2021-07-12 Product news
North America's craft beer market trends
Brewers face the challenges of adapting their processes to local tastes and changing consumer trends. Whatever the requirements, Alfa Laval has the equipment to support them.
Given long-term declining beer sales in Europe and Japan, and stagnation in North America, breweries have moved in two directions: toward growing markets such as Asia, South America and Sub-Saharan Africa and to healthier sub-sections of the market, such as craft and non-alcoholic beer.
Brooklyn Brewery in New York is adopting both directions, while pursuing its growth.
For many years at the forefront of the craft beer revolution in the United States, Brooklyn Brewery now exports most of their production compared to any craft beer manufacturer.
Kyle Wilson, Project Manager and Development of the Brooklyn Brewery, explains why they consider both innovative products and overseas markets.
"Right now, most U.S. breweries have exhausted all known classic craft beer styles, so some of them are focusing on style guides and experimenting more," says Wilson. It indicates the bitter and unfiltered IPA categories and experiments with wild Brettanomyces yeasts and Lactobacillus bacteria, which have long given Belgian lambic beer its sour taste.
The double-digit increase in craft beer in the US over the past decade appears to be moderating, with consumption rising by just five percent in 2017, according to the US Beer Producers Association.
It is understandable that Brooklyn Brewery, while continuing to develop beers for the domestic market, accepts the challenge of looking abroad, where preferences can be radically different.
"In warmer climates, they tend not to support beers aged in oak barrels," he points out.
"In places like Brazil, Porter will not be drunk as much as in a place with a cold winter climate."
The other difference is the position of a country, on what Wilson calls the "trajectory of craft beer." "Some of these markets are only moving towards the rebirth of craft beer, while in the US we are far on this journey, so we have gone through certain styles and are moving towards progressive things like sour beers and really bitter IPAs.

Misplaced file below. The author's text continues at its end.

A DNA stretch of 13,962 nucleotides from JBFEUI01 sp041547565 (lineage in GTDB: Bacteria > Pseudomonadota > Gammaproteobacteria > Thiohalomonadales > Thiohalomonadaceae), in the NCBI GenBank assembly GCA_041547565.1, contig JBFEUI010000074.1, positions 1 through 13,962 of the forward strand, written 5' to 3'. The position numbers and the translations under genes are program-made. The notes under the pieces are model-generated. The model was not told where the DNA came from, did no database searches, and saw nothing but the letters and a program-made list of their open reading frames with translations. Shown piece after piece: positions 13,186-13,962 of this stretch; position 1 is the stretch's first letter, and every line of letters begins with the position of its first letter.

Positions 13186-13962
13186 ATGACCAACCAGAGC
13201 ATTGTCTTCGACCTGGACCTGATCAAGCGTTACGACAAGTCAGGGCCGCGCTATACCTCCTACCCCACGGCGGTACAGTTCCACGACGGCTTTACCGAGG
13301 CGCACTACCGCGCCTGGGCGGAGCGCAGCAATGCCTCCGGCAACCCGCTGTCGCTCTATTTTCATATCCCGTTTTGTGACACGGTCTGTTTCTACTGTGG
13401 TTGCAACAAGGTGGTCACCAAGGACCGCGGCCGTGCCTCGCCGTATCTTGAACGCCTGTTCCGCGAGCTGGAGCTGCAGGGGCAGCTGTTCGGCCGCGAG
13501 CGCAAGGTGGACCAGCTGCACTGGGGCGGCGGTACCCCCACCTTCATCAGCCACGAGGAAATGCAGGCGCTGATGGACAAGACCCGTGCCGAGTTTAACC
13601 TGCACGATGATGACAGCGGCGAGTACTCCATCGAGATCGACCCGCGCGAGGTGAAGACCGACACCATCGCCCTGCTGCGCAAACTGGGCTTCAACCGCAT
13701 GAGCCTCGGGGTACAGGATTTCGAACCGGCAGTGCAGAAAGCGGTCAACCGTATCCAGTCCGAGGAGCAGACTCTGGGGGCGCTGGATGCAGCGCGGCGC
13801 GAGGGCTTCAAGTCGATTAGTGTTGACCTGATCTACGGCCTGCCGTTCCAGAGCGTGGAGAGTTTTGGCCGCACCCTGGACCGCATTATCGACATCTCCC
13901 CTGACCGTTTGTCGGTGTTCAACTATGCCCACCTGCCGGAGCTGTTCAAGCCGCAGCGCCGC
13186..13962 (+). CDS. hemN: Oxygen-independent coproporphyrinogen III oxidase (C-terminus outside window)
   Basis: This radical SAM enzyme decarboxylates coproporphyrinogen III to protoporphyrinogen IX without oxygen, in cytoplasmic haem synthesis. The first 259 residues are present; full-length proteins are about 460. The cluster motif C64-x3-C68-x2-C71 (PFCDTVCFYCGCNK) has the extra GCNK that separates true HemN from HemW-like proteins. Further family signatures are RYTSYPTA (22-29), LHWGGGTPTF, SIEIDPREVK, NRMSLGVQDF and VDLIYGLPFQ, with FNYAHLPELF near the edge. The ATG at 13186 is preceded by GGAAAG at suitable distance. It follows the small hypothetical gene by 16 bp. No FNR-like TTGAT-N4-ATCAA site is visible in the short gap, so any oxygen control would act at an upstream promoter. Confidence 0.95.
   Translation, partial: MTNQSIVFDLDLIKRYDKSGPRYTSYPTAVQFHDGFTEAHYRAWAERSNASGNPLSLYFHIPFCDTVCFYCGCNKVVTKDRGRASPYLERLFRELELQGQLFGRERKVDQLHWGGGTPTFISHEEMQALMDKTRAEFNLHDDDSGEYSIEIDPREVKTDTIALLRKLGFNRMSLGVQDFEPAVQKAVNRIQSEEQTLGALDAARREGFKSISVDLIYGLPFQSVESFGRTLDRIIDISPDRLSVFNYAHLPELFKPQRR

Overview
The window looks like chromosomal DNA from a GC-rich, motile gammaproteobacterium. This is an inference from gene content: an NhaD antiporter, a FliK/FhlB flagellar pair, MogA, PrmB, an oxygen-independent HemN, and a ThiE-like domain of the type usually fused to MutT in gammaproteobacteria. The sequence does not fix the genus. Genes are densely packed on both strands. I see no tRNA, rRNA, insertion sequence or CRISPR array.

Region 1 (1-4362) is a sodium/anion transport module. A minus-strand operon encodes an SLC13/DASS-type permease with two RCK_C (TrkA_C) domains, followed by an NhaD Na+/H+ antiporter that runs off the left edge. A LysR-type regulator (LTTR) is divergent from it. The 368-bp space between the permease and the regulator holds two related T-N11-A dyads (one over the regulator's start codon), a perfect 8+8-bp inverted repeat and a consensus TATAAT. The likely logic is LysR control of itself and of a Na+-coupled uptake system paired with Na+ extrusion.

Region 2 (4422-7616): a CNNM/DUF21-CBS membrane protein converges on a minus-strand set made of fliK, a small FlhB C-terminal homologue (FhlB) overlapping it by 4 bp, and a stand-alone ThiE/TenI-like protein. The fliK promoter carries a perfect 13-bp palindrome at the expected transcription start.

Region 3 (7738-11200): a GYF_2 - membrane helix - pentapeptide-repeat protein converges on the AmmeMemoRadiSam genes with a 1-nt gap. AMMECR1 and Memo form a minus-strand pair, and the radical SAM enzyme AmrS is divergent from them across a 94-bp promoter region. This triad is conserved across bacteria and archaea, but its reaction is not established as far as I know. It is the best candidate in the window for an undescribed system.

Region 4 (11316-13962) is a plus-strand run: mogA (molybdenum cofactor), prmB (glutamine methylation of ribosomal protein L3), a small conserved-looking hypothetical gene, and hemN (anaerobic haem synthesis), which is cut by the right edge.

The use of alternative beers in Japan
In Japan, craft beer and micro-breweries have existed since the liberalization of the industry in the 1990s.
However, according to Yuichi Nakamura, manager of the Production Technology Center for Japanese giant Asahi, the domestic market has gone as far as possible.
"I think the market for craft beer is now saturated. The total market share for craft beer is less than 1% in Japan and I don't think it will ever exceed one percent. " he says.
Asahi pursues aromatic beers and non-alcoholic beverages as a means to continue its success in the domestic market. "We produce a cherry-flavored beer, which we have promoted as suitable to accompany meat, such as wine," says Nakamura. "We used to make a chocolate beer, which we promoted as suitable as a drink with chocolate: a special artisanal chocolate."
Non-alcoholic “beer-based beverages” began to gain ground in Japan more than a decade ago, and Asahi - which launched Asahi Dry Zero in 2012 - continues to be a leader among flavored beverage manufacturers in Japan. non-alcoholic beer base from Japan.
Instead of eliminating alcohol from beer as part of the brewing process, the recent Japanese tradition involves producing flavored non-alcoholic beer-based beverages, such as soft drinks, with the addition of a special flavor to give them a taste. beer-like. So far, no Japanese brewer has started producing a non-alcoholic beer.
Explorations of history
In search of innovation, some breweries are looking for their past. At the Nuovo brewery near Bergamo, in northern Italy, Heineken has launched a category of "special beer" under the Birra Moretti brand, including IPA Moretti "a beer that goes back to the IPA tradition".
They also developed Le Regionali, a beer line designed to capture the regional characteristics of Italians, with five varieties that reflect five regions of the country.
Moreover, it addresses the environmental concerns of Italians with Baffo D'Oro, which is produced using electricity generated by solar panels on the roof of the brewery.
Giuseppe Mele, the director of the brewery, is proud of these developments, stating that, “despite being the largest brewery in Italy, Comun Nuovo has once again proved to be able to respond to changes in the market in a agile and versatile and confirm itself as a center of innovation, even for niche products. ”
DID YOU KNOW THAT
- Beer is the third-most popular dink on earth, after water and tea.
- Zythology is the scientific name for the study of beer and brewing, including how specific ingredients affect the brewing process.
- Yeast can only survive alcohol concentrations of 14 percent to 10 percent.
- After Danish scientist Niels Bohr won the Nobel Prize in 1922, the Carlsberg brewery provided him a continuous supply of beer piped directly to his house.
- In 13th century Norway, it wasn't uncommon for people to baptize their children with beer.
- In Japan, cans of beer feature writing in braille so blind people don't confuse them with non-alcoholic drinks.
- The world's oldest continuously operating brewery is at the Weihenstephan Abbey in Bavaria, Germany, where monks started brewing beer in 1040 AD.
PRODUCT - Brew series
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Different types of beer - and their preferred glassware.
While there's certainly a visual element to consider with beer glassware, it can make a difference in your enjoyment of the brew as well. Here's a list of some different types of beer - and their preferred glassware. 1. Double stout 2. Weissbier 3. English bitter 4. Tripel 5. Pilsner 6. Belgian dark ale 7. Biére brut, biére de Champange 8. Gueuze 9. Brown ale 10. Saison